32 OP AMP APPLICATIONS Figure 6-63 below shows a set of high level THD+N curves for a mixed feedback driver using an AD8610 op amp for U1, and the LL1517 transformer. Three THD+N sweeps are made, with the lowest THD+N curve representing the best possible null. The other two curves show increased THD+N at low frequencies, for conditions of R2/R1 ratio mismatches of 1 and 5%, respectively. This demonstrates how critical a proper null is towards achieving the lowest possible distortion at the low end of the audio band. Mismatched as noted 1% 5% Best possible null Figure 6-63: Lundahl LL1517 transformer with mixed feedback AD8610 driver, THD+N (%) vs. frequency (Hz) for various null accuracies It is possible to tweak the ratio via R3 for an excellent 20Hz high level null at room temperature, and this is recommended to get the most from one of these circuits. But, it must also be remembered that the TC of the T1 copper windings is about 0.39%/C. So, only a 10C ambient temperature change would be sufficient to degrade the best null by nearly 5%. The resulting performance would then roughly represent the upper curve of Fig. 6-63 still quite good, but just not quite as good as possible in absolute terms. For the best and most consistent performance, wide temperature range applications of this type of circuit should therefore employ some means of temperature compensation for the copper winding(s) of T1. One means of achieving this would be to employ a thermally sensitive device to track the copper TC of T1. The net goal should be to hold the RPRIMARY/R4 ratio constant over temperature. It should also be noted that for this approach to work, it is assumed that the R2/R1 ratio is temperature independent. This is possible with the use of close tolerance, low TC metal film resistors, i.e., 50ppm/C or better (or the use of a low tracking TC network). It should also be noted that the output balance of an audio transformer is a very important factor when designing audio line drivers. Poor transformer balance can lead to mode conversion of CM signals on the output line (see Reference 20). The result is that a spurious differential mode signal can be created due to poor balance. A transformer can attain good balance (i.e., 60dB or better) by the use of sophisticated winding techniques, or the use of a Faraday shield, as is true in the case of the LL1582 and the LL1517. 6.74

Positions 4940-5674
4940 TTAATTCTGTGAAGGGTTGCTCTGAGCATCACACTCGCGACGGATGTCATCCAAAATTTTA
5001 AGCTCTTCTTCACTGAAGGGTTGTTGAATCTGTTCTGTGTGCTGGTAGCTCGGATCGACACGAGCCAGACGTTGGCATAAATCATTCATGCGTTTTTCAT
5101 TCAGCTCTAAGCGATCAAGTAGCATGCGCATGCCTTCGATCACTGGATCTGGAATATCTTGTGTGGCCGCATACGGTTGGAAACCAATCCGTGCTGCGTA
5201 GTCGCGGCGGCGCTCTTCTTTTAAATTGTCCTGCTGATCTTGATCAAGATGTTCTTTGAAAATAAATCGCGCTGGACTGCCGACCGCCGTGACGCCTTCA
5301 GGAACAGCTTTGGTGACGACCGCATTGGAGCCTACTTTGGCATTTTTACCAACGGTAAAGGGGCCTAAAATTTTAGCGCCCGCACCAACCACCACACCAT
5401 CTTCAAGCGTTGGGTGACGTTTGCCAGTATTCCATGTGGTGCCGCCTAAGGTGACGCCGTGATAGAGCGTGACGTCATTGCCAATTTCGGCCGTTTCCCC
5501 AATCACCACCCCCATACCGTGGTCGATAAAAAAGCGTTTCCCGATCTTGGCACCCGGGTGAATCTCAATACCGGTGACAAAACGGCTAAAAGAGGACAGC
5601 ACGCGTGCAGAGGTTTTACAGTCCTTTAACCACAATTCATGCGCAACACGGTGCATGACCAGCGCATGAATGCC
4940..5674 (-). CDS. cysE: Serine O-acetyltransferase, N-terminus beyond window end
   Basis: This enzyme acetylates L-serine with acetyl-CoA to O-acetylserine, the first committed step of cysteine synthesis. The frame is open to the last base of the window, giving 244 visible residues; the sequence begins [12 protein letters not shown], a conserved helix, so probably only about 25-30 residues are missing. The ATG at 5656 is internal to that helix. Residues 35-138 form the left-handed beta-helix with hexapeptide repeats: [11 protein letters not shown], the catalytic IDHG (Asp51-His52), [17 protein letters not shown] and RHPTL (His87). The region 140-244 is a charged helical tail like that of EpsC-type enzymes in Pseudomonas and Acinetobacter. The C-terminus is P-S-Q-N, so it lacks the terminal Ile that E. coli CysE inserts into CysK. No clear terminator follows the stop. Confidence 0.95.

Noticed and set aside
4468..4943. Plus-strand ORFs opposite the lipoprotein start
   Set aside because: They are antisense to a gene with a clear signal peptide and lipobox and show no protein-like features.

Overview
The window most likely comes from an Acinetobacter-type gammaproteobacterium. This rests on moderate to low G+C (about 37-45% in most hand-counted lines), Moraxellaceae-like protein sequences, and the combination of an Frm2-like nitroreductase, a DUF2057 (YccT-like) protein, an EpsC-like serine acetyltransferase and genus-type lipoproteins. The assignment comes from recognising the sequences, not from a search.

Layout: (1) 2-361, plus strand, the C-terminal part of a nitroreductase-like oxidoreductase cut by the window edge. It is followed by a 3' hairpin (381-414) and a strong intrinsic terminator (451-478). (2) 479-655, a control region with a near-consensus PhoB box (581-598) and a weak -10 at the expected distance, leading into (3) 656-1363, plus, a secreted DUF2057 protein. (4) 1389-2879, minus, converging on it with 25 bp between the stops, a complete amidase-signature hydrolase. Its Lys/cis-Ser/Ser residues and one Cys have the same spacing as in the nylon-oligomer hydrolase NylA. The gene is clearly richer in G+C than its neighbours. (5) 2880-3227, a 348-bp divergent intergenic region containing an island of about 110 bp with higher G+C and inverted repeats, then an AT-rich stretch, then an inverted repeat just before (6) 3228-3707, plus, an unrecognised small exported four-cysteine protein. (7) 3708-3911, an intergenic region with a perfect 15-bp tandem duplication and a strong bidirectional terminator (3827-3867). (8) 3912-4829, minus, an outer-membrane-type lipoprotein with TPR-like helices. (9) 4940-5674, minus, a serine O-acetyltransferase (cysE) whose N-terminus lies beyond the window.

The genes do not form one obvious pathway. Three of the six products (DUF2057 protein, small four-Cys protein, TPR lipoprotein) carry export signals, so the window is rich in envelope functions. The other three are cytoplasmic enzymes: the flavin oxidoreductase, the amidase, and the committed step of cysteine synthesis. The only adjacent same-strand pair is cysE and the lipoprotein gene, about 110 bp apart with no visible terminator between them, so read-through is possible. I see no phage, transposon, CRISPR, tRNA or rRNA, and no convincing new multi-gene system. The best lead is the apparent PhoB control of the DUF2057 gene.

33 SIGNAL AMPLIFIERS AUDIO AMPLIFIERS Transformer drivers can of course also be operated in a balanced drive fashion. This has the advantage of doubling the available drive voltage for given supply voltages, plus lowering the distortion produced. Mixed feedback principles can be extended to a balanced arrangement, which lowers the distortion in the same manner as for the single- ended circuit just described. An example circuit is shown in Figure 6-64, below. In Fig. 6-64, a U1-U2 low distortion op amp pair drive an LL1517 transformer. U1 is an inverting gain circuit as defined by gain resistors R1-R2, which drives the top of T1. Placed in series with the T1 primary, R3 acts as a current sampling resistor, and develops a correction voltage to drive the second inverter, U2, through R4. R1 R2 * LUNDAHL 4.99k 4.99k TRANSFORMERS Norrtlje, SWEDEN C1 http://www.lundahl.se 220pF T1 R3 Lundahl LL1517* VIN U1 18.4 strap 3-6 & 8-12 AD845 or AD8610 (see text) 1 7 2 (see text) VOUT to balanced 4 11 3 600 load 1 R5 500 R4 20Hz THD null R6 9 4.99k 10T film 4.99k + C2 C3 270F/10V 220pF Oscon U2 AD845 or AD8610 (see text) Figure 6-64: A balanced transformer driver circuit that applies mixed feedback principles of distortion minimization This scheme is adapted from the mixed feedback balanced driver circuit of Arne Offenberg (see Reference 21). There are however two main differences in this version. One is operation of the U1 stage as an inverter, which eliminates any CM distortion effects in U1, and the second being the ability to easily set the overall driver gain via R1-R2. Within this circuit, it should be noted that the resistances R1-R2 do not affect the distortion null (as they do in the simpler circuit of Fig. 6-61). The distortion null in this form of the circuit occurs when the ratios R3/RPRIMARY and R4/R6 match. For simplicity, the second inverter gain is set to unity, so R3 is selected as: R3 = R4 /R6 * RPRIMARY Eq. 6-20 For the R4-R6 values shown, R3 then is simply equal to RPRIMARY, or 18.4 when used with the LL1517 transformer with series connected primaries. As with any of these driver circuits, the exact op amp selection has a great bearing on final performance. Within a circuit using two amplifiers, dual devices are obviously attractive. The distortion testing below discusses amplifier options. 6.75